1 Preliminary remarks topenlarge
Fracture assessment and decision making
These are partial articular fractures involving the radial styloid, and can occur because of either avulsion injuries, associated with intercarpal ligament injuries, or compression injuries of the scaphoid facet of the distal radius.
These fractures may also involve rotation of the radial styloid and/or compression of the articular surface. CT scans in axial and coronal projections are advisable for preoperative assessment and planning.
An L-shaped locking plate may be used. Care needs to be taken to ensure the plate can achieve adequate fixation of the radial styloid fragment.
Plates with variable angle screw options may be useful in this situation.
Choice of approach
If dealing with a rotated avulsion fracture without associated ligament injury, this can be approached through a palmar incision on the radial side.
If there is a compression fracture with impaction of the articular surface, and/or a scapholunate ligament disruption, it is better to use a dorsal approach to the radius.
A thorough knowledge of the anatomy around the wrist is essential. Read more about the anatomy of the distal forearm.
Provisional reduction in displaced fractures
Reduction is achieved by applying longitudinal traction either manually or using Chinese finger traps.
The reduction is maintained by a temporary splint.
If definitive surgery is planned, but cannot be performed within a reasonable time scale, a temporary external fixator may be helpful.
2 Associated injuries topenlarge
Median nerve compression
If there is dense sensory loss, or other signs of median nerve compression, the median nerve should be decompressed.
Associated carpal injuries
These injuries may be associated with shearing injuries of the articular cartilage, scaphoid fracture and rupture of the scapholunate ligament (SL). Every patient should be assessed for this injury. If present, see carpal bones of the Hand module.
These injuries may be accompanied by avulsion of the ulnar styloid and/or disruption of the DRUJ. If there is gross instability after the fixation of the radial fracture, it is recommended that the styloid and/or the triangular fibrocartilaginous disc (TFC) is reattached. This is not common in simple fractures, but may occur with some high energy injuries.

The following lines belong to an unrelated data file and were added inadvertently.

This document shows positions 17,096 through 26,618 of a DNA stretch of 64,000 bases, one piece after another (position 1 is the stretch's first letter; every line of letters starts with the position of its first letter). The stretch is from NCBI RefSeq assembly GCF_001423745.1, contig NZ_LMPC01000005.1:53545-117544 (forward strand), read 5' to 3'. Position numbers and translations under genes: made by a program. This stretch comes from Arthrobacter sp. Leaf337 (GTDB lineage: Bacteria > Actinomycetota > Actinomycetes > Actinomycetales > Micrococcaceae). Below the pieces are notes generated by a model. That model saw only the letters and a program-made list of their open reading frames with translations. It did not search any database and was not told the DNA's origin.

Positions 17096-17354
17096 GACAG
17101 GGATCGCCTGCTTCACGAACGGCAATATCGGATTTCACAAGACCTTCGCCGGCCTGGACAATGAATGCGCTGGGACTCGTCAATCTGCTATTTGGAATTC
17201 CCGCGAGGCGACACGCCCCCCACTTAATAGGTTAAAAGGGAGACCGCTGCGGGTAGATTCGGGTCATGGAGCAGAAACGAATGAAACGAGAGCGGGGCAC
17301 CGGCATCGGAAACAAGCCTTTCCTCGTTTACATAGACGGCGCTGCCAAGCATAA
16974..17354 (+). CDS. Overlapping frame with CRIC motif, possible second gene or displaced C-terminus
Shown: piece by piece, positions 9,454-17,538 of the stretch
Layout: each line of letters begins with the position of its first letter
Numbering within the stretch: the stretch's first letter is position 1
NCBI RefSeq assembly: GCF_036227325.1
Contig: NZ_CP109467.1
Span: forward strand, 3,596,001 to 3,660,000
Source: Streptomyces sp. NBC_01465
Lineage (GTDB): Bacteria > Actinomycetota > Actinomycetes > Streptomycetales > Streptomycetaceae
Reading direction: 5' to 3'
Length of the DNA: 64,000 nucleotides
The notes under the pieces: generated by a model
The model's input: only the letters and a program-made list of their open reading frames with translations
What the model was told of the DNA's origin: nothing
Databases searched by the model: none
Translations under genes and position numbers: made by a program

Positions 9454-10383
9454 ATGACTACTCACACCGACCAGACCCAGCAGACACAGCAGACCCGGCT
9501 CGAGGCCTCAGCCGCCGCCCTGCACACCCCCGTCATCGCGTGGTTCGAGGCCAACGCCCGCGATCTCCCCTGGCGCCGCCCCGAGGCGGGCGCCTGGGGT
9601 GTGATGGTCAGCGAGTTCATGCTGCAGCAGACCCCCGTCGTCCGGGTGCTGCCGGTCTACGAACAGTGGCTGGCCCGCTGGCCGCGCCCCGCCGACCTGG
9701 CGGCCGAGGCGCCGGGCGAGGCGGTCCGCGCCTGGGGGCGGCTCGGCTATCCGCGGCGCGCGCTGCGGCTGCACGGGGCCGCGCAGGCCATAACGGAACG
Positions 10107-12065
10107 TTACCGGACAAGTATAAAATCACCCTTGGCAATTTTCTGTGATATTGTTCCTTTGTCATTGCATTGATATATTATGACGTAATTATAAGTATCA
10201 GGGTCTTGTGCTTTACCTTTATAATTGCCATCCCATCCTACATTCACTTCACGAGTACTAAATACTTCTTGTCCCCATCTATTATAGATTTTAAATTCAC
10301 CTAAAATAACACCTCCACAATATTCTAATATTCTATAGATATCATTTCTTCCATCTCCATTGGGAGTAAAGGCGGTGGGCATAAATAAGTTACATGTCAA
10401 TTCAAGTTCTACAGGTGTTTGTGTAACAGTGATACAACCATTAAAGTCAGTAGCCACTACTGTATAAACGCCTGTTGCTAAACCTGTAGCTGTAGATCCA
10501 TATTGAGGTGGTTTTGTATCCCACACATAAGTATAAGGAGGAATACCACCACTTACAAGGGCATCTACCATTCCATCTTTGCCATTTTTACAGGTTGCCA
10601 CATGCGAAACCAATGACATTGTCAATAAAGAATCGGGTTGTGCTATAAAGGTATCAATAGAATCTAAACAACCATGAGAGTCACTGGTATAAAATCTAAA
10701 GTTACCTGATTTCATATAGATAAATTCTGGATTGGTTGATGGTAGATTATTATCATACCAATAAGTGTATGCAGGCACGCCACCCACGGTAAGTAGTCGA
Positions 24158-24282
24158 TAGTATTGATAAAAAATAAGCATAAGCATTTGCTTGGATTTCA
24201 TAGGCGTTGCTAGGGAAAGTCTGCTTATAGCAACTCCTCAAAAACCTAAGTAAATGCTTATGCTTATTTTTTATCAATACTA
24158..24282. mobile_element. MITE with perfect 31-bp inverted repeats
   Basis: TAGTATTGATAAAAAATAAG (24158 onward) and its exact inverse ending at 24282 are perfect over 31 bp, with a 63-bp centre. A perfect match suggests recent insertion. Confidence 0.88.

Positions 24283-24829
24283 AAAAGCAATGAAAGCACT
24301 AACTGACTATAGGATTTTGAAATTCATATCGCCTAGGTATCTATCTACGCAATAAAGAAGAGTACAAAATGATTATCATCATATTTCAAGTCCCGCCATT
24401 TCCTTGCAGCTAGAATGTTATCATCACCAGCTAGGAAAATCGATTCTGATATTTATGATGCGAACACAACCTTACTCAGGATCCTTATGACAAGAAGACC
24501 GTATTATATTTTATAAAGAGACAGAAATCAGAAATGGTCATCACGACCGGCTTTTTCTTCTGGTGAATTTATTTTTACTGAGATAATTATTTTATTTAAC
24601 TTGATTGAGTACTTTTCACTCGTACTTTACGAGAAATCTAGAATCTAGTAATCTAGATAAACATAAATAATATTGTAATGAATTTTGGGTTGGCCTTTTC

The uninjured side should be tested as a reference for the injured side.
It may not be possible to assess DRUJ stability until the fracture has been stabilized (as described below).
3 Patient preparation topenlarge
The patient may be placed in a supine position for palmar approaches.
4 Reduction and provisional fixation topenlarge
If necessary, use a periosteal elevator to disimpact and derotate the radial styloid fragment.
Provisional K-wire fixation
Insert a K-wire through the tip of the radial styloid to hold the fragment provisionally.
Confirm using image intensification.
5 Plate fixation topenlarge
Apply the plate to the bone. The distal end of the plate should end at the anatomic watershed zone of the distal radius.
Insert a screw through the oblong plate hole. Measure for length and choose a screw that will just engage the dorsal cortex.
Before fully tightening it, check the plate position using intraoperative imaging, adjusting the position of the plate as necessary.
Insertion of distal screws
Insert at least two locking head screws into the radial styloid fragment.
Care must be taken to contour the very radial part of the plate so that it does not protrude and irritate the flexor tendon of the thumb.
Confirm plate and screw position using image intensification
Confirm the distal position of the plate and screws using an image intensifier, with the beam angled 20° from the true lateral. This projection will profile the radial articular surface and visualize any encroachment of a screw into the joint.
Additional proximal screw
Insert a final standard screw through the proximal part of the plate.
6 Assessment of Distal Radioulnar Joint (DRUJ) top
Before starting the operation, the uninjured side should be tested as a reference for the injured side.
After fixation, the distal radioulnar joint should be assessed for forearm rotation, as well as for stability. The forearm should be rotated completely to make certain there is no anatomical block.
The elbow is flexed 90° on the arm table and displacement in dorsal palmar direction is tested in a neutral rotation of the forearm with the wrist in neutral position.
This is repeated with the wrist in radial deviation, which stabilizes the DRUJ, if the ulnar collateral complex (TFCC) is not disrupted.
This is repeated with the wrist in full supination and full pronation.
To test the stability of the distal radioulnar joint, the ulna is compressed against the radius...
...while the forearm is passively put through full supination...
If there is a palpable “clunk”, then instability of the distal radioulnar joint should be considered. This would be an indication for internal fixation of an ulnar styloid fracture at its base. If the fracture is at the tip of the ulnar styloid consider TFCC stabilization.